|6.||Handley DA, Tinkelman D, Noonan M, Rollins TE, Snider ME, Caron J. Dose-response evaluation of levalbuterol versus racemic albuterol in patients with asthma. J Asthma 2000;37:319-27. |
|7.||Milgrom H, Skoner DP, Bensch G, Kim KT, Claus R, Baumgartner RA; Levalbuterol Pediatric Study Group. Low-dose levalbuterol in children with asthma: safety and efficacy compared with placebo and racemic albuterol. J Allergy Clin Immunol 2001;108:938-45. |
|8.||Nelson HS, Bensch G, Pleskow WW, DiSantostefano R, DeGraw S, Reasner DS, et al. Improved bronchodilation with levalbuterol compared to racemic albuterol in patients with asthma. J Allergy Clin Immunol 1998;102:943-52 |
|9.||Cakmak G, Demir T, Gemicioglu B, Aydemir A, Serdaroglu E, Donma O. The effect of add-on zafirlukast treatment to budesonide on bronchial hyperresponsiveness and serum levels of eosinophilic cataonic protein and total antioxidant capacity in asthmatic patients. Tohoku J Exp Med 2004;204:249-56. |
|10.||Juniper EF, Buist AS, Cox FM, Ferrie PJ, King DR. Validation of a standardized version of the asthma quality of life questionnaire. Chest 1999;115:1265-70 |
|11.||Juniper EF, Guyatt GH, Cox FM, Ferrie PJ, King DR. Development and validation of the Mini Asthma Quality of Life Questionnaire. Eur Respir J 1999;14: 32-8. |
|12.||Juniper EF. Health-related quality of life in asthma. Curr Opin Pulm Med 1999;5:105-10. |
|13.||Juniper EF. Effect of asthma on quality of life. Can Respir J 1998;5(Suppl A):77A-84. |
|14.||Common Toxicity Criteria (CTC) Version 2.0. Available from: http://ctep.cancer.gov/protocoldevelopment/electronic_applications/docs/ctcv20_4-30-992.pdf. [Last accessed on 1999 Apr 30]. |
|15.||Holgate ST, Price D, Valovirta E. Asthma out of control? A structured review of recent patient surveys. BMC Pulm Med 2006;6(Suppl 1):S2. |
|16.||Nelson HS, Bensch G, Pleskow WW, DiSantostefano R, DeGraw S, Reasner DS, et al. Improved bronchodilation with levalbuterol compared with racemic albuterol in patients with asthma. J Allergy Clin Immunol 1998;102:943-52. |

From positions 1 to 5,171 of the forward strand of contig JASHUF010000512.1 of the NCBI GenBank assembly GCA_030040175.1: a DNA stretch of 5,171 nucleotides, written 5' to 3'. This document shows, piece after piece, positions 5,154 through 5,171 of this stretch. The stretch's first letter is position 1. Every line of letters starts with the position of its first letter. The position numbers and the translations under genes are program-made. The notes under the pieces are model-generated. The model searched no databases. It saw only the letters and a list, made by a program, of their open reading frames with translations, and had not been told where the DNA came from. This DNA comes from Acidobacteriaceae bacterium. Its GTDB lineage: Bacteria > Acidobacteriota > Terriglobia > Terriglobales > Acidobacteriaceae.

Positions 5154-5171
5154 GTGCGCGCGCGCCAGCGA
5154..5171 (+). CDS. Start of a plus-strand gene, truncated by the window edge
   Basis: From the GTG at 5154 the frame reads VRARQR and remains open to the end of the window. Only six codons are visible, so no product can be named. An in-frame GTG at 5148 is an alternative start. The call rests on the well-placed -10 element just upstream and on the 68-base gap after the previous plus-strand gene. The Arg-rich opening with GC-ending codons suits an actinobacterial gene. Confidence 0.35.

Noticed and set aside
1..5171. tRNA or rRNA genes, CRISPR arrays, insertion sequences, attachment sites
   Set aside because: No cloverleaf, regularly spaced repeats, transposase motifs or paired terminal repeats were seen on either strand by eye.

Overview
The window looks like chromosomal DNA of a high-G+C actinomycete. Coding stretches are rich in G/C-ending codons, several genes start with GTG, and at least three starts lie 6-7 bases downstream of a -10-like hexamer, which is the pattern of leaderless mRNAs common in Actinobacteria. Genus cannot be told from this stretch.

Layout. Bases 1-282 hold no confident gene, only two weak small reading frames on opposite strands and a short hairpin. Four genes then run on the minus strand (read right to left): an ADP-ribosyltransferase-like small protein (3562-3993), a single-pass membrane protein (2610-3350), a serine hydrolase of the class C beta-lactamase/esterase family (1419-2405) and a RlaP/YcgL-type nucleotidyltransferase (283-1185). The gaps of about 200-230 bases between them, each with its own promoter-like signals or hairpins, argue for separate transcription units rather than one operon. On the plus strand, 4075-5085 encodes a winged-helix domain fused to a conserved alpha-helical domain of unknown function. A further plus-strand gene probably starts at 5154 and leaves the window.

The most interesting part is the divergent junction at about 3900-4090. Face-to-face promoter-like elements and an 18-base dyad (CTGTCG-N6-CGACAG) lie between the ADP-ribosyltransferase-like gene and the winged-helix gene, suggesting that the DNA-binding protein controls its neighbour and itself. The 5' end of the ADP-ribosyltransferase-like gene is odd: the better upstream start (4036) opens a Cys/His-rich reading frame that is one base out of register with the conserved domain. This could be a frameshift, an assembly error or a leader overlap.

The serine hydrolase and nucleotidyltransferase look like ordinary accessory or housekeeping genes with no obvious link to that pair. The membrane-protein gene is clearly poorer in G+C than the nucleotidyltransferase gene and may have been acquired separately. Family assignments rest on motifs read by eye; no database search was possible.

|17.||Dalonzo GE Jr. Levalbuterol in the treatment of patients with asthma and chronic obstructive lung disease. J Am Osteopath Assoc 2004;104:288-93. |
|18.||Gupta MK, Singh M. Evidence based review on levosalbutamol. Indian J Pediatr 2007;74:161-7. |
|19.||Boulton DW, Fawcett JP. The pharmacokinetics of levosalbutamol: what are the clinical implications? Clin Pharmacokinet 2001;40:23-40. |
|20.||Leff AR, Herrnreiter A, Naclerio RM, Baroody FM, Handley DA, Muñoz NM. Effect of enantiomeric forms of albuterol on stimulated secretion of granular protein from human eosinophils. Pulm Pharmacol Ther 1997;10:97-104. |
|21.||Baramki D, Koester J, Anderson AJ, Borish L. Modulation of T-cell function by (R)- and (S)-isomers of albuterol: anti-inflammatory influences of (R)-isomers are negated in the presence of the (S)-isomer. J Allergy Clin Immunol 2002;109:449-54. |
|22.||Ameredes BT, Calhoun WJ. Modulation of GM-CSF release by enantiomers of beta-agonists in human airway smooth muscle. J Allergy Clin Immunol 2005;116:65-72. |
|23.||Volcheck GW, Kelkar P, Bartemes KR, Gleich GJ, Kita H. Effects of (R)- and (S)-isomers of beta-adrenergic agonists on eosinophil response to interleukin-5. Clin Exp Allergy 2005;35:1341-6. |
|24.||Agrawal DK, Ariyarathna K, Kelbe PW. (S)-albuterol activates pro-constrictory and pro-inflammatory pathways in human bronchial smooth muscle cells. J Allergy Clin Immunol 2004;113:503-10. |
|25.||Ibe BO, Portugal AM, Raj JU. Levalbuterol inhibits human airway smooth muscle cell proliferation: therapeutic implications in the management of asthma. Int Arch Allergy Immunol 2006;139:225-36. |
|26.||Chorley BN, Li Y, Fang S, Park JA, Adler KB. (R)-albuterol elicits anti-inflammatory effects in human airway epithelial cells via iNOS. Am J Respir Cell Mol Biol 2006;34:119-27. |
[Table 1], [Table 2]